This demonstration uses simple materials to introduce the adhesive and cohesive properties of water.
The two forces at play in this 'trick'. One is adhesion (the attraction between the water and the surface of the string), and the other is cohesion (the attraction of water to itself). Together, they are stronger than gravity, which pulls the water toward the ground.
Adhesion and cohesion attractive forces occur because water molecules are polar. Each molecule of water has two atoms of hydrogen and one atom of oxygen (H2O). Because the (slightly positive) hydrogen atoms from one molecule will attract the (slightly negative) oxygen atoms from another, the molecules tend to stick together and to other surfaces/substances.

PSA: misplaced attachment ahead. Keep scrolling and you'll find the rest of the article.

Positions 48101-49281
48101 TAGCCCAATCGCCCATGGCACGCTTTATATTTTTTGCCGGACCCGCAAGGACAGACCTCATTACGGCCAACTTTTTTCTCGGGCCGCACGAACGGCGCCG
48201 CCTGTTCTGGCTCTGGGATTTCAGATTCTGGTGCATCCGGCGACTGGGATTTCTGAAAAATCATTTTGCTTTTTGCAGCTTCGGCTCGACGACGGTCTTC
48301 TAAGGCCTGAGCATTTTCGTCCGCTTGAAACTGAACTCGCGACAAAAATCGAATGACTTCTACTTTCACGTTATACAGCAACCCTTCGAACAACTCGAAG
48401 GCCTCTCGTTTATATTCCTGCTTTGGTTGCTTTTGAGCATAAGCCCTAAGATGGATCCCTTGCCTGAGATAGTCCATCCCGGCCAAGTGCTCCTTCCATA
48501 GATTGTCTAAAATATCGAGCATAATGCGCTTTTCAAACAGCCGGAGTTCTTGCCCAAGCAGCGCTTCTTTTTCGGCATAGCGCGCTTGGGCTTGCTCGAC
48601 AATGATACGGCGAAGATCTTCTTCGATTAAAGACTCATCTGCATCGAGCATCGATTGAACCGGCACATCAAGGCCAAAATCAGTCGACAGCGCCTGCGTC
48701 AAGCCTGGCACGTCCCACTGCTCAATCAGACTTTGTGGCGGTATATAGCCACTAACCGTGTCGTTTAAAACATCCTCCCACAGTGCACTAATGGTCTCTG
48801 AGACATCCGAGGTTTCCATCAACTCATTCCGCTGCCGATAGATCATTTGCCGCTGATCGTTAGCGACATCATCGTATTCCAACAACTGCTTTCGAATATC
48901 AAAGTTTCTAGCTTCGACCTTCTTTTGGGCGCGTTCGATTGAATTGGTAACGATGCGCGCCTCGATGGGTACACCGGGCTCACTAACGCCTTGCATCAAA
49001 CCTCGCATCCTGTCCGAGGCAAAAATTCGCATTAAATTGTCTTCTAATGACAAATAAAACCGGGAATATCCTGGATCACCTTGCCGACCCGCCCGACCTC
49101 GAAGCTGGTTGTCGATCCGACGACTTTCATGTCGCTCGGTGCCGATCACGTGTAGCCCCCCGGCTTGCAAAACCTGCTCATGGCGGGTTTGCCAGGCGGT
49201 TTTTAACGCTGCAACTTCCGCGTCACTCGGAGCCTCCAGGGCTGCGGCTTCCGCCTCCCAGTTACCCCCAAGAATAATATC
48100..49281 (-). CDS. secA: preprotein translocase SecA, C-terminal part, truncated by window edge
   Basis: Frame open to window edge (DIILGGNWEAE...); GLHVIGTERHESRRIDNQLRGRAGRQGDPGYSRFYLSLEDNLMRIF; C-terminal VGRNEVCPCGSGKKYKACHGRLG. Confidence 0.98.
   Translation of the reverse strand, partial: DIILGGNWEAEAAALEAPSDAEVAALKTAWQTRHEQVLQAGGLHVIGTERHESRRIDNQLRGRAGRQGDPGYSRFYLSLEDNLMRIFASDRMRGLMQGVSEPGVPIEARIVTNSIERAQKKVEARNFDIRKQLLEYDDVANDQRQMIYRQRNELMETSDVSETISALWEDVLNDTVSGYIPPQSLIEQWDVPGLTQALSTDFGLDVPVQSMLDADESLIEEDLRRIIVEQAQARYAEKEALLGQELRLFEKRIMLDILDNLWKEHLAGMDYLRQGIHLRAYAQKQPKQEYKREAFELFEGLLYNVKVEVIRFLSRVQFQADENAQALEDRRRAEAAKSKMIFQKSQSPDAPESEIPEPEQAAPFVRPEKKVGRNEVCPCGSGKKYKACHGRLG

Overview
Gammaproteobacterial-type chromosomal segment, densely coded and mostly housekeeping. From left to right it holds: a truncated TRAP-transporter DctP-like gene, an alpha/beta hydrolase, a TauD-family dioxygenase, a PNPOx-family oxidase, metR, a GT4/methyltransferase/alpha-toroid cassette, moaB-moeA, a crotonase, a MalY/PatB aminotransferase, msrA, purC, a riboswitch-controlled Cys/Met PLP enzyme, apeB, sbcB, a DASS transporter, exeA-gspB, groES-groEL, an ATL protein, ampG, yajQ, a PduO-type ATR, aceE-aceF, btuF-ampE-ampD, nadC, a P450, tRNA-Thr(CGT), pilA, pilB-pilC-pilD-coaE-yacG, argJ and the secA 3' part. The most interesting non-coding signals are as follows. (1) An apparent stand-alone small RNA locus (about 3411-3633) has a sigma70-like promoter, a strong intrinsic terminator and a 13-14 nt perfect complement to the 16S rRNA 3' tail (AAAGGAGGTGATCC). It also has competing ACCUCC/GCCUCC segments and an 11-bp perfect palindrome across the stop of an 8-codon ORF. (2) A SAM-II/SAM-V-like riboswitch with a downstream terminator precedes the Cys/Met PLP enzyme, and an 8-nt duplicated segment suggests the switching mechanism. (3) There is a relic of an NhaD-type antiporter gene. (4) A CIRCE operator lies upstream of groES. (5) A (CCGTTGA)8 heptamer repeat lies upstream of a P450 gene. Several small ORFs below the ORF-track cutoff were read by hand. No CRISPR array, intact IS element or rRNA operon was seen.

The properties of adhesion and cohesion can be easily observed by watching raindrops on a windowpane. Adhesion holds the drops to the glass. Even if the window is tilted forward, some drops will cling to the underside of the pane. Cohesion can be seen if you trace the path of drops down the pane. Drops close to one another will be drawn together by cohesion, forming larger drops. Drops are more likely to join together than split apart. Splitting a water drop requires some energy or change to loosen the bonds that hold the molecules together.